Bulk layer edits with GIMP

If you are already familiar with shooting the stars, then you’ll know that most of the imaging magic happens in post processing. You’ll also likely know that the vast majority of popular online tutorials will use Adobe Photoshop which is both expensive and subscription only, with monthly photography plans starting from $14.29AUD upwards. Being neither popular nor prepared to spend that sort of cash on subscription based software, I find myself free to explore the alternatives. As far as open source software goes, Gnu Image Manipulation Program (GIMP) is enormously powerful and supports layers which is critical for common processing tasks such as star trails and light painting. Unfortunately though, GIMP has no functionality via the GUI as of the time of writing this article which allows you to modify layer attributes in bulk or as a selection of layers. In this article we’ll take a look at one way in which the extensibility of GIMP can assist with this specific issue.

Get GIMP

GIMP is a beast of a program. Not only in functions accessible via the GUI as those of us who have used photo editing tools would be used to, but also in its extensibility. We won’t go any further on the topic as GIMP scripting is an art form in itself. All you need to know is that as soon as you have downloaded and installed GIMP, you should head over to Ofnuts’ Gimp Tools repository to get these freely available scripts. The one we are specifically interested in for this article is ofn-layer-modes.zip. We’ll be installing this script using GIMP on Windows 10 in this article.

Install Ofnuts’ Layer Modes script

With the ofn-layer-modes script downloaded, extract it somewhere handy and launch GIMP. Head to the Edit drop down menu, then Preferences and then expand the Folders node and select Plug-ins. In the right pane, select the folder for your users AppData and then click on the file cabinet icon in the far right to open this location in Windows Explorer. Simply drop in the extracted ofn-layer-modes.py Python script extracted earlier and restart GIMP.

Import you images as layers

With GIMP restarted, head to the File menu and select Open as Layers as shown in the image to the right. Simply browse to and then select the images you wish to use in your composition. In this example I will be using 99 images taken as part of a full nights worth of time star trails.

It may take some time to import all your images, depending on number and format. Once they have been imported you will see each image listed in the layers Dockable Dialog.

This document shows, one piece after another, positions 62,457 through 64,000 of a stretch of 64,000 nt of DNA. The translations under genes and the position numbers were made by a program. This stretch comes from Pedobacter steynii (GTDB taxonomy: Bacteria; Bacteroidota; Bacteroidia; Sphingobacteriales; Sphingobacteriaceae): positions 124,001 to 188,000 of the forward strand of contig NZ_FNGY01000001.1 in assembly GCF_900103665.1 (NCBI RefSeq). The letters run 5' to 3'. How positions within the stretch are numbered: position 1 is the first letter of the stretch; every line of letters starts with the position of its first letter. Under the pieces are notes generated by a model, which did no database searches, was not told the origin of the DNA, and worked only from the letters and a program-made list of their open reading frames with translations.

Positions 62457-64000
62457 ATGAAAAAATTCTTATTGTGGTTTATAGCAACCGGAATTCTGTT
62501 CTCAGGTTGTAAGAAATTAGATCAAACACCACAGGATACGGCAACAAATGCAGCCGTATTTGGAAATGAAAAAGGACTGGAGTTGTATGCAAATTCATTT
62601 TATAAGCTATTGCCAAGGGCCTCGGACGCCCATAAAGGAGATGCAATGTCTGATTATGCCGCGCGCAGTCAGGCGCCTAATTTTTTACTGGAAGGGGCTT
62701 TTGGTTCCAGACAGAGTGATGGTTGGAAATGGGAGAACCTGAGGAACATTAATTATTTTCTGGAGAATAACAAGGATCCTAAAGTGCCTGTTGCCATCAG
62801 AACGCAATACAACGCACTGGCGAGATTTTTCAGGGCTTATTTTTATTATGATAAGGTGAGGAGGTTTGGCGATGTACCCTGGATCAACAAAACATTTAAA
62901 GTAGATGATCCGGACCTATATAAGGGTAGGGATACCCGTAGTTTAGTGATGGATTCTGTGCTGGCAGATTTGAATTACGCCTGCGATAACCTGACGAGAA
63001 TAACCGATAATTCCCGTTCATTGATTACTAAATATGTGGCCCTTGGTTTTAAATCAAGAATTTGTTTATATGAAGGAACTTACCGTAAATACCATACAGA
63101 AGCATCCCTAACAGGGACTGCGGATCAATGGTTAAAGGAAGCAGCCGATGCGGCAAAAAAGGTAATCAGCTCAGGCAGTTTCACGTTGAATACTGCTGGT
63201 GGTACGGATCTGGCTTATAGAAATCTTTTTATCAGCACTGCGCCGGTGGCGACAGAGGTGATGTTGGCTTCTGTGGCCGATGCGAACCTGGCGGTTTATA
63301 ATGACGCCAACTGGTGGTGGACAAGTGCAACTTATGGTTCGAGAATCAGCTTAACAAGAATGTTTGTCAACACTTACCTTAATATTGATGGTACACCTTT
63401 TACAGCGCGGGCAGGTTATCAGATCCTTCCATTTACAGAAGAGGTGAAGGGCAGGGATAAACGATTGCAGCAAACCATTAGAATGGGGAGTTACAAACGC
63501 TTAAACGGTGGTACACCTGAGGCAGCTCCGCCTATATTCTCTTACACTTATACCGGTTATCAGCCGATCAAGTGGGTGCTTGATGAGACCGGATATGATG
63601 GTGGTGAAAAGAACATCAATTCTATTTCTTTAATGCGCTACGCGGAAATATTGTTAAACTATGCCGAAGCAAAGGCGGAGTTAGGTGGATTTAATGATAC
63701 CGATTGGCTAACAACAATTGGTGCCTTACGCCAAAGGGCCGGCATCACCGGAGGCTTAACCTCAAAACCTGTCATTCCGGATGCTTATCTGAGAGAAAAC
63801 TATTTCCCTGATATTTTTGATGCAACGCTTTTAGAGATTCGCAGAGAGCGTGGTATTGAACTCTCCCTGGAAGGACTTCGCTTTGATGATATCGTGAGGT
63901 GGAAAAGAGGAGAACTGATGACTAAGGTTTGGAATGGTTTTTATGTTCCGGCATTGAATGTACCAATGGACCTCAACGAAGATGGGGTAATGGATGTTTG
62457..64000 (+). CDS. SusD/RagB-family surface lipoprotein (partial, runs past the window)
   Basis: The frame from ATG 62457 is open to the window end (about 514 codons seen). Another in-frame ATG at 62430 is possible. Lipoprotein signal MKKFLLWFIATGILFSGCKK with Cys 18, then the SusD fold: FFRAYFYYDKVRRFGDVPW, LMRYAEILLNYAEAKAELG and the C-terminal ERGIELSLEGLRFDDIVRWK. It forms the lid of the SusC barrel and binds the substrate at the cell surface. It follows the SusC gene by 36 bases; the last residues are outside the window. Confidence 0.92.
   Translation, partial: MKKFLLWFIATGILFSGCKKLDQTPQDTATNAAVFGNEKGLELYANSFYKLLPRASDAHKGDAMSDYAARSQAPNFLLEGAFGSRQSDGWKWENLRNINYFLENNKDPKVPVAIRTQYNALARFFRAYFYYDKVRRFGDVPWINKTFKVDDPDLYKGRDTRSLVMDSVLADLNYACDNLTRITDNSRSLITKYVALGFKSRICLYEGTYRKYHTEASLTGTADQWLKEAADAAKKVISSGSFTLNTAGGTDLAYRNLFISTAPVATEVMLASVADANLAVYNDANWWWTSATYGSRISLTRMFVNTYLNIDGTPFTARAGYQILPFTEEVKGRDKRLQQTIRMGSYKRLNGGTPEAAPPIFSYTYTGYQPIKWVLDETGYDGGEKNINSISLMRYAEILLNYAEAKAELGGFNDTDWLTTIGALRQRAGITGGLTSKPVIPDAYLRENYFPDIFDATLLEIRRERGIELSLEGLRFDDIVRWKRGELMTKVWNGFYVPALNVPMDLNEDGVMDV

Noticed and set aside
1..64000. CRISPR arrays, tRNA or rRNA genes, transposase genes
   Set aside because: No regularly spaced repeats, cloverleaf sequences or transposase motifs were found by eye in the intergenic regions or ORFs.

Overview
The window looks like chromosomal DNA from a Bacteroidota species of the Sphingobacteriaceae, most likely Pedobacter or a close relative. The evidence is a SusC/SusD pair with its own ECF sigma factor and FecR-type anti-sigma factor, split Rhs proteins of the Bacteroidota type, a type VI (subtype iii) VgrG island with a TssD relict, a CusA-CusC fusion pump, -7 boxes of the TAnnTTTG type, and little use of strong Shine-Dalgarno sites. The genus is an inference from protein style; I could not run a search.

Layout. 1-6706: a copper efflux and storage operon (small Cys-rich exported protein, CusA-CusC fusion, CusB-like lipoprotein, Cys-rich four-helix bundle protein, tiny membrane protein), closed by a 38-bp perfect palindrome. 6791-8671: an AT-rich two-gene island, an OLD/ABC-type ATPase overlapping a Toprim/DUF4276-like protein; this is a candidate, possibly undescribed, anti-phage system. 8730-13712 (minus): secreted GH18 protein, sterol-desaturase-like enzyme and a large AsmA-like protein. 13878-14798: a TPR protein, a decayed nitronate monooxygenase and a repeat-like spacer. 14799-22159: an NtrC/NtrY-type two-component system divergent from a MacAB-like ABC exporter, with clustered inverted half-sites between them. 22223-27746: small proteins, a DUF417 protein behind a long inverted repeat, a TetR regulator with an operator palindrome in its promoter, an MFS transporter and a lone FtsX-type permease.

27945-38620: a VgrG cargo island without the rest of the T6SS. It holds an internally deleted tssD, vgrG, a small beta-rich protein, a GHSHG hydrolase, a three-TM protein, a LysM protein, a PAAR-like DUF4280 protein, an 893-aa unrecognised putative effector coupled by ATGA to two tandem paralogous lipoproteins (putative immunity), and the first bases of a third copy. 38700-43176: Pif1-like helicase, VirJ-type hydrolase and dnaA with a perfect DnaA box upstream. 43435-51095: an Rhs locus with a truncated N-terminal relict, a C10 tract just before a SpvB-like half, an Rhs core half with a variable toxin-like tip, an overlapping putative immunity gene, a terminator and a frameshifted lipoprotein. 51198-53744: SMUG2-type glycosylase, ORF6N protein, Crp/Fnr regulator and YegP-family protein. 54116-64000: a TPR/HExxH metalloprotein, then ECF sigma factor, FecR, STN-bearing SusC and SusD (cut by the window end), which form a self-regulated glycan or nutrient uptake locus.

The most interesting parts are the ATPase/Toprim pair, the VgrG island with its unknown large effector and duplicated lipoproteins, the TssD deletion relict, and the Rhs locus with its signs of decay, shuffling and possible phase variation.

This is where, in my opinion, GIMP comes a little bit unstuck. If you select a layer and press Control A as you normally would to select all, you’ll notice nothing happens. Likewise if you hold down Shift or Ctrl then try and make your multi selection with the mouse. By default all layers will be imported using the Normal mode.

In the preview window the only image to be visible when using Normal mode will be the one at the top of your layer stack, such as the image shown below.

Bulk editing the layer mode

For star trails we don’t want Normal mode, we’ll want something like the Lighten Only mode. The process from here is pretty straight forward, simply make sure all the layers you wish to set to lighten are visible (have the eye icon next to the layer).

Now head to the Image drop down and right down the bottom you should see a menu item called Change mode of visible layers. This menu item represents the ofn-layer-mode script we loaded earlier. If you do not see this then something has gone wrong and you’ll need to do some troubleshooting. This will be beyond the scope of this article however.

Once you select this menu item you should be presented with the following interface, which while basic, does the job.

Simply hit the arrow on the Mode drop down menu and change the mode from Normal to Lighten Only, as shown above. With this done, hit the OK button and you are done. Sit back and watch GIMP re-render your preview into something like this.

This is still only a starting point, you’ll still need to go through the arduous task of sifting down through each layer and creating layer masks to remove jet trails, hot spots or any other blemish that impacts the over all image quality and continuity. This is true of Photoshop as well. Still, no doubt in my mind that this ability to bulk edit layers in GIMP hugely accelerates the processing speed.

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